Federal Technology Investments Shift with the Contracting Tide

Published: July 20, 2016

BudgetContract AwardsForecasts and SpendingGeneral Government ServicesInformation TechnologyInformation Technology

In recent years, federal discretionary budget requests and actual levels have declined in parallel. On a longer timeline, however, budget requests have grown at a rate that outpaces actual funding.

As the GovWin Federal Market Analysis team prepares analysis on contract trends, we’ve assessed high level changes in the contracting environment. Federal discretionary budgets offer one indicator of government spending on contractors as these funds may shape the sums available to procure goods and services from industry. It will come as little surprise that requests for discretionary budgets have contracted over the past five years, declining at a compound annual growth rate (CAGR) of 1.7 percent. During the same period, actual funding averaged 97 percent of requested discretionary levels and declined at a CAGR of 1.8 percent.

For the same five year period, overall contract spending (reported via the Federal Procurement Data System) dropped at 4.0 percent CAGR. The portion of these contracted funds that GovWin associates with information technology declined as well, though at a slower 1.6 percent CAGR. (Note: the GovWin category used here to assess information technology differs slightly from the one the Federal Market Analysis team typically uses in reporting and does not include select technology-related professional services.) On average, this information technology category of investments accounts for 15 percent of reported contracting during the past five years.

Looking back further offers a different view of how the environment has changed. On this longer timeline, discretionary requests have grown at 3.3 percent CAGR, while actual base budgets rose at just 1.1 percent CAGR. The pre-2010 tendency for agencies to receive more than their requested budgets, however, inflates the average percent of actual funding against requested discretionary to 107 percent. The decrease in reported contracted spending narrowly shifts into the positive, showing a modest increase with a 0.2 percent CAGR. The extended timeframe produces a similar flip with reported investments for information technology, showing an increase at 1.5 CAGR.  As a percent of total contracting spend, the portion allocated to technology continues to track at 15 percent.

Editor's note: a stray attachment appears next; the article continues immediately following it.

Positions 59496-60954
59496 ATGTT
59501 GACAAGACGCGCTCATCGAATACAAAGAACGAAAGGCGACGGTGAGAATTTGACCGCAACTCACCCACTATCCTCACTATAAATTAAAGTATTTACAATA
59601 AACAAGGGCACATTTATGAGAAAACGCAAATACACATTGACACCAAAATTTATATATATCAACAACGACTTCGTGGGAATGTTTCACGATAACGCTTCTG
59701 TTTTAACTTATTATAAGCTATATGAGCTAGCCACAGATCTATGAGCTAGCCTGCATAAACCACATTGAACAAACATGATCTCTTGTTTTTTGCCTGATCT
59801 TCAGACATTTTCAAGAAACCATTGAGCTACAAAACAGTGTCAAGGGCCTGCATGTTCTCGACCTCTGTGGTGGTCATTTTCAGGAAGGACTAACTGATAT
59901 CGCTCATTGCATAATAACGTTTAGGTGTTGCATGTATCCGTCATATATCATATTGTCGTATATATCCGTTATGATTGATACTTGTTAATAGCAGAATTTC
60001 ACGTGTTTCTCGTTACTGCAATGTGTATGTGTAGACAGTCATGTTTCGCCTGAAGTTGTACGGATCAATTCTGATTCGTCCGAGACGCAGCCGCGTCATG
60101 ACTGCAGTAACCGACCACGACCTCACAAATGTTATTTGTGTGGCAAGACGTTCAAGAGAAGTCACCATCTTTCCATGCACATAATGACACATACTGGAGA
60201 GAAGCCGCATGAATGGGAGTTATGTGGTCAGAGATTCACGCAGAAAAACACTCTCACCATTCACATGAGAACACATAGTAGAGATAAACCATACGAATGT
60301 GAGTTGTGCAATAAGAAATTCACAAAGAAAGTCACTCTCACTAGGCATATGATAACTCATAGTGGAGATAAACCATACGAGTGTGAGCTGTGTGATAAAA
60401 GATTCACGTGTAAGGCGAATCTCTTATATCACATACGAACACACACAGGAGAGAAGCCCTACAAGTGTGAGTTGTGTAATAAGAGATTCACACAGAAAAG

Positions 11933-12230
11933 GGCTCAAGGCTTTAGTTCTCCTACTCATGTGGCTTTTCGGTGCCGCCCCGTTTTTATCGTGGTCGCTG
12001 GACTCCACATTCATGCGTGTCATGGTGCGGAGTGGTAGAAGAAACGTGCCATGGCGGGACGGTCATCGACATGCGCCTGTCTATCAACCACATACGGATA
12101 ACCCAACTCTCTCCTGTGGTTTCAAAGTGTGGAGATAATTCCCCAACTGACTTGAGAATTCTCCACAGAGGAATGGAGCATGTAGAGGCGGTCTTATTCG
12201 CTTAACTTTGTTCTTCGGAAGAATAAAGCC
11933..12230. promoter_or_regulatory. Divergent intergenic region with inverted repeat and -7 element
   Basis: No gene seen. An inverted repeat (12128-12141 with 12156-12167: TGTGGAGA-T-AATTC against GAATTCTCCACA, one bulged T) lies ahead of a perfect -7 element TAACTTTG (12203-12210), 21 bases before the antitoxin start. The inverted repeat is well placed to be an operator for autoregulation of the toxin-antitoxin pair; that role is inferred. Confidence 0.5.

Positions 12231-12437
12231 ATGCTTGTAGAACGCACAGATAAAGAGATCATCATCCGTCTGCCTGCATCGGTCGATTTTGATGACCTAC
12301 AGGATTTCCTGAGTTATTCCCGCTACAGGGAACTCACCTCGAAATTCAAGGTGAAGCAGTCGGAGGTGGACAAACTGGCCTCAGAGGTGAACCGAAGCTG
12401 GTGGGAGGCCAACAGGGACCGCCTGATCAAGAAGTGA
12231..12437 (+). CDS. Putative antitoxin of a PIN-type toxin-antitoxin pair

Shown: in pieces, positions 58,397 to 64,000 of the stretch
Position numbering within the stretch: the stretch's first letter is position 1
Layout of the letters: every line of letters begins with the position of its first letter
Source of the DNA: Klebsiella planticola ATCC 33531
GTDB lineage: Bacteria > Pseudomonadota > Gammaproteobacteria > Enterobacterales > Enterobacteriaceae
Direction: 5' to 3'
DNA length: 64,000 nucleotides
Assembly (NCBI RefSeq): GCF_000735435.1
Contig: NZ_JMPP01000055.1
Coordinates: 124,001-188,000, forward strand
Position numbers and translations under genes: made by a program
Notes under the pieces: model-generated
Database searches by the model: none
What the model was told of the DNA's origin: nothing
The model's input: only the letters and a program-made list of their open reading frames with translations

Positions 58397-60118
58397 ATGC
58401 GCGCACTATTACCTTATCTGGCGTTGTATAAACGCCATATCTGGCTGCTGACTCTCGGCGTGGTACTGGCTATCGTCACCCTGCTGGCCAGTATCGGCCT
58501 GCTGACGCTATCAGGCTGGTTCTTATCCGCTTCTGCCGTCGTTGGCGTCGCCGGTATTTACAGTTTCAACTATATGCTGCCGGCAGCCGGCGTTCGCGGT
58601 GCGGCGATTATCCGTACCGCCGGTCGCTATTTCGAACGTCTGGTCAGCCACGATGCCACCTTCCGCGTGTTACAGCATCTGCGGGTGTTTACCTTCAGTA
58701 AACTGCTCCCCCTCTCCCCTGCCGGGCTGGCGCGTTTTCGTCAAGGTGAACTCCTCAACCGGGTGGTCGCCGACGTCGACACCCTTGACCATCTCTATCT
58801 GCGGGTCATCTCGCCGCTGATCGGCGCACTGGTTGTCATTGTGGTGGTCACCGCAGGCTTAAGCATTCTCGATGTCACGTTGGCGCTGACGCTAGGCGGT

As a portion of actual discretionary levels, reported contract spending averages 41 percent over the past five years and 42 percent over the last decade. Proportions for individual years suggest some reductions have been maintained, possibly as a result of efforts to decrease contract spending in select areas. Additional analysis of the contracting environment will be forthcoming as the Federal Market Analysis team works to complete its research on the subject.